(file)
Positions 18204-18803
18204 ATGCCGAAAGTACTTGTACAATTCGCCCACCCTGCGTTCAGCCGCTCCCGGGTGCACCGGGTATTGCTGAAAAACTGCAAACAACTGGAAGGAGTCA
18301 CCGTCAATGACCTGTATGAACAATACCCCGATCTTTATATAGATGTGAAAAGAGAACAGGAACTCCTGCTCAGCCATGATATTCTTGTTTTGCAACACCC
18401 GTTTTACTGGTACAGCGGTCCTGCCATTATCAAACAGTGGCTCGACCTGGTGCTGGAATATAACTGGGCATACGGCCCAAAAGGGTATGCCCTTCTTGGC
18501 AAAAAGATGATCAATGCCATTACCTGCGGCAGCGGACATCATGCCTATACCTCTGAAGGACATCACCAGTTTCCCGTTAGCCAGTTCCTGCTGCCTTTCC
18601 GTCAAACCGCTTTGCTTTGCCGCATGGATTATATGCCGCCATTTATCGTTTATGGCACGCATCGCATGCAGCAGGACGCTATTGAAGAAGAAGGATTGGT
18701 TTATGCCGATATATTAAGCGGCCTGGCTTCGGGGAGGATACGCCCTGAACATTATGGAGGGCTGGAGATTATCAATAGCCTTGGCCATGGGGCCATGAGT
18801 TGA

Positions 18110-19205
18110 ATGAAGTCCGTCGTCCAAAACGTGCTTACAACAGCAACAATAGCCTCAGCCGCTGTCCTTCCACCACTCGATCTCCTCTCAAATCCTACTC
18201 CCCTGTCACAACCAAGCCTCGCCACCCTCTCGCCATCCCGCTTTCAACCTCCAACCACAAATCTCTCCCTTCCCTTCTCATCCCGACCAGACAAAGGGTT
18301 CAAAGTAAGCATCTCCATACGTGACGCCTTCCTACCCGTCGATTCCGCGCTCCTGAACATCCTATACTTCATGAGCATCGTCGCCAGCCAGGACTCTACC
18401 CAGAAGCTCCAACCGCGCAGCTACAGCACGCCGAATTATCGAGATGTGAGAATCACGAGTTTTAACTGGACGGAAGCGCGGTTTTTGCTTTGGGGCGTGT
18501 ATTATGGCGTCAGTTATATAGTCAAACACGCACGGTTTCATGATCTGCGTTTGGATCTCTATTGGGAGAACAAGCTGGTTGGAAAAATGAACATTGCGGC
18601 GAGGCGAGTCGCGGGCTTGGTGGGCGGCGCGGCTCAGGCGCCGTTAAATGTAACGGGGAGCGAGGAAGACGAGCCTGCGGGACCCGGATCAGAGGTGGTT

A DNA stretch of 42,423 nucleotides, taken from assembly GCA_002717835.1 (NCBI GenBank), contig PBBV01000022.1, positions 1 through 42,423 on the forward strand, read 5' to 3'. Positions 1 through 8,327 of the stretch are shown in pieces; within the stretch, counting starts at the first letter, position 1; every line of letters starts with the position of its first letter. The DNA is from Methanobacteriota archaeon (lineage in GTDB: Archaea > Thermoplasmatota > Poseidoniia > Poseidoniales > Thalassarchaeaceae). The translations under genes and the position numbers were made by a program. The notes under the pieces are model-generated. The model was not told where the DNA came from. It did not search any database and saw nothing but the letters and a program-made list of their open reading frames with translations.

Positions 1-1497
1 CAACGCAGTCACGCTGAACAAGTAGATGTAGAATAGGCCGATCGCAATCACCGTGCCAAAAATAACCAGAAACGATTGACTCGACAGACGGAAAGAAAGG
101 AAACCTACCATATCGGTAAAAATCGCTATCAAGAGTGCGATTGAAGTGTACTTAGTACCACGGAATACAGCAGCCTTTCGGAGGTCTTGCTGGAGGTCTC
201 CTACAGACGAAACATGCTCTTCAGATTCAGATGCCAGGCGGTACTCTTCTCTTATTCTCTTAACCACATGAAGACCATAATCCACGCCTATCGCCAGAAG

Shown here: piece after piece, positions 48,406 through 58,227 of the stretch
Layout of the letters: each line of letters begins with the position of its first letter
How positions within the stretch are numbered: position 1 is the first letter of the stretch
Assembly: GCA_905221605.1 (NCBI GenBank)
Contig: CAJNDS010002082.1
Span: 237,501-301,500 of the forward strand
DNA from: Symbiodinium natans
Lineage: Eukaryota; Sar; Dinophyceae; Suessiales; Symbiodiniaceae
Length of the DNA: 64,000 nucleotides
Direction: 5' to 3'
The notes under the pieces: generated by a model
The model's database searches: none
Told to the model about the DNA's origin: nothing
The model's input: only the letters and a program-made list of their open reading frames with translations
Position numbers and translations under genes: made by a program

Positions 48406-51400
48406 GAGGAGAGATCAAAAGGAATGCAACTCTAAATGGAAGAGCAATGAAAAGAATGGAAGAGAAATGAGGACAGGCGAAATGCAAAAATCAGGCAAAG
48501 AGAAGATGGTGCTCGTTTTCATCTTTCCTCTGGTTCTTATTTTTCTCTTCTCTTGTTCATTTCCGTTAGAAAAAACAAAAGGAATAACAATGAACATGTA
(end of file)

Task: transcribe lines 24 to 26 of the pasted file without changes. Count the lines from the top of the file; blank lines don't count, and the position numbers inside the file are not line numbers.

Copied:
Assembly: GCA_905221605.1 (NCBI GenBank)
Contig: CAJNDS010002082.1
Span: 237,501-301,500 of the forward strand